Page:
Finally, those peasants up in the hills put in a lot more crushed garlic than does a respectable restaurant -- I find Ambassade d'Auvergne's version a bit bland. This is one area where I'm a fervent advocate of "fusion". The dish is great with olive oil instead of butter (or along with butter), or fat-reduced by using yoghurt or smetana instead of cream. Any way you make it, if you're not beating away with a wooden spoon, it's so easy -- if you have a negative weight problem, this will get those extra pounds sliding easily into place. :biggrin:

John Whiting, London

Whitings Writings

Top Google/MSN hit for Paris Bistros

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Do you think an Auvergne-style restaurant will have anything reasonably low-fat for my father, or is that a total lost cause? [smiling despite myself]

Michael aka "Pan"

 

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Do you think an Auvergne-style restaurant will have anything reasonably low-fat for my father, or is that a total lost cause?

Pan, I took my (then) 80 year old father to Paris (London and Rome too) for a birthday present (and to make up for all the years I was mad at him for not being the father I wanted him to be, but that's for another forum).  We managed to find an acceptable dish for him at every bistro or other restaurant we chose in Paris. The main problem was that beef in Paris is tougher than the kind of sirloin steak he was used to in the US.  If your dad's teeth are good, that won't be a problem. Most all places will have a simple grilled fish or meat dish or some kind of veggie and salad dish that will do.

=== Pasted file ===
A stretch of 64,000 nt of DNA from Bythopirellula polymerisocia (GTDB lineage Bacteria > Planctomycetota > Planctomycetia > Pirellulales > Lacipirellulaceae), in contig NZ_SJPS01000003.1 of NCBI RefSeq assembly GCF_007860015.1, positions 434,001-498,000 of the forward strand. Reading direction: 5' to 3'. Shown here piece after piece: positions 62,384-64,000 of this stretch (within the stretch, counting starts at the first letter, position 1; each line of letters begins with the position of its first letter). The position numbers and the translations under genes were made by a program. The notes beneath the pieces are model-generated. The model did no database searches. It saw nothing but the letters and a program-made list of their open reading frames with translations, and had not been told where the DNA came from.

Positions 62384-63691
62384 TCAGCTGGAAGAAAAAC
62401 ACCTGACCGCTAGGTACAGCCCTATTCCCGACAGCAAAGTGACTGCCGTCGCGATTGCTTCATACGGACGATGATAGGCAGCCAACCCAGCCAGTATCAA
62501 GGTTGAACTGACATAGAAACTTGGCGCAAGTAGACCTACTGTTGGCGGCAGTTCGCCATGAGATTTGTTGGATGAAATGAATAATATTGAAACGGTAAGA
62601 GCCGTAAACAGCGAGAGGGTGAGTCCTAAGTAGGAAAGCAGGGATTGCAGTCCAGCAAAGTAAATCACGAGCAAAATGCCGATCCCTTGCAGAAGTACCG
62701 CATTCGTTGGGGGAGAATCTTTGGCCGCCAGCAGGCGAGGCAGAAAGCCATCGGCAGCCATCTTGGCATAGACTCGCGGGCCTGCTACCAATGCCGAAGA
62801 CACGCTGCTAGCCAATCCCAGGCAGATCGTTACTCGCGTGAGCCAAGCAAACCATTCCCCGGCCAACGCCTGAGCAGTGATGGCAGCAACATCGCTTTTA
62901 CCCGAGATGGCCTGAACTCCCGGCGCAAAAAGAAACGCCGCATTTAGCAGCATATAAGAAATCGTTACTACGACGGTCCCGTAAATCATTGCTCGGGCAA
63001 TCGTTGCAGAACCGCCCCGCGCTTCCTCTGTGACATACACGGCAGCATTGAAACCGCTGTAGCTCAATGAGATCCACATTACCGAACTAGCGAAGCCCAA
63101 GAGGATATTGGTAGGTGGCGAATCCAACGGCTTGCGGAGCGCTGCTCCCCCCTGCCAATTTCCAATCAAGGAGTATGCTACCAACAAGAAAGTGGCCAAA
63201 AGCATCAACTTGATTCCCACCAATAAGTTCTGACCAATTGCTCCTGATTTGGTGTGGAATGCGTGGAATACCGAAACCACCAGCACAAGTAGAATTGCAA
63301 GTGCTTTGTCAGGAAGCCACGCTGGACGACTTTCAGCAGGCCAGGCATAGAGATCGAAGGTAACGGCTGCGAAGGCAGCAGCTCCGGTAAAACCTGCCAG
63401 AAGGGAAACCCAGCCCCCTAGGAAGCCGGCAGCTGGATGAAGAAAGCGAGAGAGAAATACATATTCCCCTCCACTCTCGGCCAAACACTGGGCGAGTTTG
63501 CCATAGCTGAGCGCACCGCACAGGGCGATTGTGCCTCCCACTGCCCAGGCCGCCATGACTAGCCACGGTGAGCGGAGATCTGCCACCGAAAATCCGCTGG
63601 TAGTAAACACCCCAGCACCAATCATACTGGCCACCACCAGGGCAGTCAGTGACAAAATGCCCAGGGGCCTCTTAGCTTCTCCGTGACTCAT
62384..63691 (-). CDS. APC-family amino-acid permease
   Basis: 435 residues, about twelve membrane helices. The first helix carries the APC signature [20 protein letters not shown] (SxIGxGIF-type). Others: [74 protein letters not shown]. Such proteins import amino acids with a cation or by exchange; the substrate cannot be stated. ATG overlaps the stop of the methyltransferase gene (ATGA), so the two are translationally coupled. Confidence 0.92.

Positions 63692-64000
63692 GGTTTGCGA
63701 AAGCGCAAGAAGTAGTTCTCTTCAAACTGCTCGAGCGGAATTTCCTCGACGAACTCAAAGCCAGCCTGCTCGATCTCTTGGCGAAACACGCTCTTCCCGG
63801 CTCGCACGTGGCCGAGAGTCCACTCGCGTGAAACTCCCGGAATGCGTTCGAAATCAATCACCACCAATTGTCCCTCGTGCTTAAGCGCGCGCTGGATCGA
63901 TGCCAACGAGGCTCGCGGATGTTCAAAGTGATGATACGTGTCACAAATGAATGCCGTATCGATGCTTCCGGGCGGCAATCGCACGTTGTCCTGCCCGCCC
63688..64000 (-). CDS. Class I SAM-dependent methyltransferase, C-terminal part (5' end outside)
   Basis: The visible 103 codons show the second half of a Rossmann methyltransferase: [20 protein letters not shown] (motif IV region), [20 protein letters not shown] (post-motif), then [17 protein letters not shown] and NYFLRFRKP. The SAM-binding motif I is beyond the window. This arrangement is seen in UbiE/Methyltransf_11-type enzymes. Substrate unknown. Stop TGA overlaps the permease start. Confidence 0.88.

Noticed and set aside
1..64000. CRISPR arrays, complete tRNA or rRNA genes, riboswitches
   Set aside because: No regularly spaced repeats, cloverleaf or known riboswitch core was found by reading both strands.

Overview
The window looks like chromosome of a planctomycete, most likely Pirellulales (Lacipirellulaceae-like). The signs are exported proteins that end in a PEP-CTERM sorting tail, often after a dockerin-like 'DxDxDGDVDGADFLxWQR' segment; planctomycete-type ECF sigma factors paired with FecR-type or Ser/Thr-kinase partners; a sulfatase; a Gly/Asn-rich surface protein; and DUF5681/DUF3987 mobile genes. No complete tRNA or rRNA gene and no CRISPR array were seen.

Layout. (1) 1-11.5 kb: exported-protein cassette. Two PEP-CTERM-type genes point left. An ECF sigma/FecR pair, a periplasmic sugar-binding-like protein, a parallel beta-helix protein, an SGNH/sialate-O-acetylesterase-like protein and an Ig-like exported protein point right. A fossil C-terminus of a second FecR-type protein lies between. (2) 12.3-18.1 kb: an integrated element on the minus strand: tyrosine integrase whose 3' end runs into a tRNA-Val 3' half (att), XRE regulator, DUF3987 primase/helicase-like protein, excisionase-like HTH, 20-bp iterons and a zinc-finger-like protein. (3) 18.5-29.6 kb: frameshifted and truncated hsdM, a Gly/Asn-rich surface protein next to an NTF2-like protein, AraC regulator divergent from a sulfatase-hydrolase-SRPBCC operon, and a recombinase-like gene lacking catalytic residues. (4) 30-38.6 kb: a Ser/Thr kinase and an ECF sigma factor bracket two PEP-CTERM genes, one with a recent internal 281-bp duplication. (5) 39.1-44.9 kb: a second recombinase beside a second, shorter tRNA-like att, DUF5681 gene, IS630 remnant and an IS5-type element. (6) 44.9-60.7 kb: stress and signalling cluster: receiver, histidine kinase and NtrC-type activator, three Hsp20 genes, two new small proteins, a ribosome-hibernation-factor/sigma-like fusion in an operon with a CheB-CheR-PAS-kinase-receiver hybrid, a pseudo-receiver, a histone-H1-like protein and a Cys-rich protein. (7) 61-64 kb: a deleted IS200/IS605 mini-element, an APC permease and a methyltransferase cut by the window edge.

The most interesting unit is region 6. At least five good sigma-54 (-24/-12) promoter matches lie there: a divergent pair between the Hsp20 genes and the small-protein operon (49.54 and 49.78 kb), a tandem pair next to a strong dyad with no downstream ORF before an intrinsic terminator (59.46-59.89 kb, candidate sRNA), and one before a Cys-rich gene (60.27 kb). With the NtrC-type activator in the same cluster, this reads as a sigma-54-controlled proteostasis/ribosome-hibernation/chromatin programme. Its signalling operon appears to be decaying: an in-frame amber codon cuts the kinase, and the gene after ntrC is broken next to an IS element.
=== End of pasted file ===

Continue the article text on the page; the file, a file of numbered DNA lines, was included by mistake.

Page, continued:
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The Auvergne is a rugged and rustic region of France, although like any large  enough area you will find pockets of exceptions that prove the rule. Clermond-Ferrand is very industrial and Michel Bras is atypically refined, although in a way he's pure Auvergne, just distilled.

The restaurant is very well known and respected although there's some indication it may not be what it was. What is these days? I've not been there but I'd expect sausages, ham and meat and potatoes French style--steaks, chops and stews. The Auvergne is also mountainous with rivers and a source of several varieties of trout. If they adhered to authenticity, you'd be able to get steamed trout.

One thought just occurred to me. Every restaurant in France is required to post a menu in front of the restaurant on the street. It will be possible for you to check out what's on the menu for all of your meals as soon as you arrive in Paris. While there will be daily changes in the menu at some restaurants, you will get a good guide of what will be available. It may be time consuming, but if it's important, it may be worthwhile.

Robert Buxbaum

WorldTable

Recent WorldTable posts include: comments about reporting on Michelin stars in The NY Times, the NJ proposal to ban foie gras, Michael Ruhlman's comments in blogs about the NJ proposal and Bill Buford's New Yorker article on the Food Network.